The Metaverse…of Privacy?

Late last year, Meta/Facebook announced the arrival of the Metaverse: the massive, immersive, shared, virtual reality. It could be the next evolution of entertainment, a new internet — or an enormous, very loud distraction.

Whichever it turns out to be, Meta contends that user privacy will be respected from the start.

The idea of Meta stewarding a virtual reality revolution — that claims to be privacy-centric — might leave a ringing in your ears. As CPO Magazine’s Scott Ikeda writes “it is quite reasonable to suspect that Facebook sees this as the next frontier of data harvesting, rather than the next frontier of work and leisure activities.”

It has become nearly impossible to think about the company without immediately recalling the countless PR disasters involving accidental, or deliberate, breaches of user data and/or ethics — the Cambridge Analytica scandal being one blinding example.

When your company’s reputation is so bad that you need to change its name, you’ve got problems…

Understanding Meta’s fanatical head-first dive into promoting the Metaverse, of course, requires some scrutiny of the company’s finances. Apple’s recently-acquired, diehard privacy stance has led to headaches and financial brakes for Mr Zuckerberg’s advertising machine. 

The privacy-obsessed App/Play Stores have become quite the thorn in his side.

“Apple’s changes […] are not only negatively affecting our business, but millions of small businesses in what is already a difficult time for them in the economy,” Mark Zuckerberg explained during an investor call to discuss Facebook’s unfortunate 3rd quarter financial results for 2021. Rumour has it, moments later a tiny violin was unpacked and began screeching in the background.

To be fair to Zuckerberg, the seismic shift in the market did ultimately win his company an unwelcome crown: largest one-day stock drop in history. Meta lost $251 billion in market value in 24 hours in early February.


Kicking the habit

Given Meta’s clearly complicated relationship with privacy, readers might be wondering how the company plans to inject this feature into the bedrock of its Metaverse.

Short answer: it probably doesn’t.

In fact, getting in first and leading the discussion from the start is probably the best way of ensuring that unwanted privacy and data controls do not take root. Why lobby from the outside, after all?

Commentators have been emphatic on this point. The opportunities to harvest data from users will only multiply in a digital, immersive environment that maps your gestures and tracks eye movement.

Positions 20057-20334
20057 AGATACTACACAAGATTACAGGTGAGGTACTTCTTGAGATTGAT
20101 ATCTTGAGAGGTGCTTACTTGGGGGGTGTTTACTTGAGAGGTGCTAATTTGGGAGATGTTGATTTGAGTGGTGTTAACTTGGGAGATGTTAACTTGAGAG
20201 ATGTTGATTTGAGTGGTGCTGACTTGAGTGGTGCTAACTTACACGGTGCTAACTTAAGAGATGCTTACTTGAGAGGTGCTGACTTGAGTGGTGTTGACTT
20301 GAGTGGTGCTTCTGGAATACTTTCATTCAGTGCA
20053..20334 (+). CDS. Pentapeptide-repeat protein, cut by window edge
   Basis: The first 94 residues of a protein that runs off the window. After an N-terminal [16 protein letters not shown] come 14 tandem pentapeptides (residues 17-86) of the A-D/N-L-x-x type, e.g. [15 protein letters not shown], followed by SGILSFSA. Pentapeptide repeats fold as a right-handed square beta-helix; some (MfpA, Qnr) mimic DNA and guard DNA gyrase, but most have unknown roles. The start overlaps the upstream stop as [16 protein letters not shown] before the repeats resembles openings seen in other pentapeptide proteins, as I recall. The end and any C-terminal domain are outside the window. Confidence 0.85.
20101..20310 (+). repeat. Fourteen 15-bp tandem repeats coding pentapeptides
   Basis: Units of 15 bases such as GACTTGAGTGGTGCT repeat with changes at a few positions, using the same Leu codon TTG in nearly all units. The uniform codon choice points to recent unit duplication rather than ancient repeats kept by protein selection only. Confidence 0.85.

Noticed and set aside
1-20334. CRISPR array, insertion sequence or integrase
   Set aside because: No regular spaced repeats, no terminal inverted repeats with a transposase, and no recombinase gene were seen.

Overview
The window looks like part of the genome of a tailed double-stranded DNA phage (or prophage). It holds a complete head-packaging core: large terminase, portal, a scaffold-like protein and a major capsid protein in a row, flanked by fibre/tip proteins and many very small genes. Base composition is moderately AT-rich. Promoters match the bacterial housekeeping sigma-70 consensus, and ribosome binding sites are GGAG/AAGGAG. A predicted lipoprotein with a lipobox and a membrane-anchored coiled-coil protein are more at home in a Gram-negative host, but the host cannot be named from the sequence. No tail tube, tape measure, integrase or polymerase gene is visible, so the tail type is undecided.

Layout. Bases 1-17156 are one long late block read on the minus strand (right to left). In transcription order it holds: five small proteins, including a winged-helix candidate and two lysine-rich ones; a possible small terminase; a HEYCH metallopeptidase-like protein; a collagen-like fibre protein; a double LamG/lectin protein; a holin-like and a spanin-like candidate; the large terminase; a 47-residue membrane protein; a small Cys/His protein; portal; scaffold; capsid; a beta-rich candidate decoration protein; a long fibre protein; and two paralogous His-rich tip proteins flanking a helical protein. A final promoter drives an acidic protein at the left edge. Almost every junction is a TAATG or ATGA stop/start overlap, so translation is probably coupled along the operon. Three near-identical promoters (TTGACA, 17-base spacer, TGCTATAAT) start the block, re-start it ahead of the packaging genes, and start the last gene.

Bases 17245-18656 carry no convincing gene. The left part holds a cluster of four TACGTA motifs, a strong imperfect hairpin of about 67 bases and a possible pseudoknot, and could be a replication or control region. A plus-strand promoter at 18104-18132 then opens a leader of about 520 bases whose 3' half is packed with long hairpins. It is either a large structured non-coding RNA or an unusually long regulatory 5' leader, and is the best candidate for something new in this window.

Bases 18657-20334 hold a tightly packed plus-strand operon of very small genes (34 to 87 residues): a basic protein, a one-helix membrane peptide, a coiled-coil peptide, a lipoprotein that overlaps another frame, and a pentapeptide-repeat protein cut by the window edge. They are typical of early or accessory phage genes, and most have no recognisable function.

When he was armed with just a Like Button, he had us worried. 

“This is now all about biometrically inferred data,” explains Kavya Pearlman, founder of the XR Safety Initiative, a non-profit that advocates for ethical development of immersive technologies. 

“Eye-tracking, gait-tracking the way you move, the way you walk,” Pearlman contends, all of this analysis can infer a lot of information about you. She believes data privacy laws need to be updated because they are inadequate. 

The regulation conundrum

Naturally, when new technologies arrive, regulation can only be reactive — and therefore, it lags. The reason some people are concerned though, is that society is still wrestling with the pandoras box of social media 1.0. 

Clearly, with any version of the Metaverse coming around the corner, “regulators will have their hands full,” argues Allan Buxton, Director of Forensics at Secure Data Recovery Services. 

“The EU has been the most aggressive in enforcing any limits to Big Data’s skirting of laws or even their own terms and conditions, yet no fine appears to curb their behaviour,” Buxton observes.

It will be interesting to see if the GDPR-fuelled privacy rift forming across the Atlantic can be bridged by any incarnation of the Metaverse. But it is important to stress that, for now at least, this mania is little more than a lucrative-sounding idea in Zuckerberg’s head. What we can really expect is anyone’s guess.

Mark Swift is a Scottish freelance journalist and writer based in Paris. His work covers business, technology, European politics, and EU policy. Before writing for 4i-mag, he was a journalist for Young Company Finance Scotland, covering investment in Scottish technology start-ups. Mark's portfolio can be found here: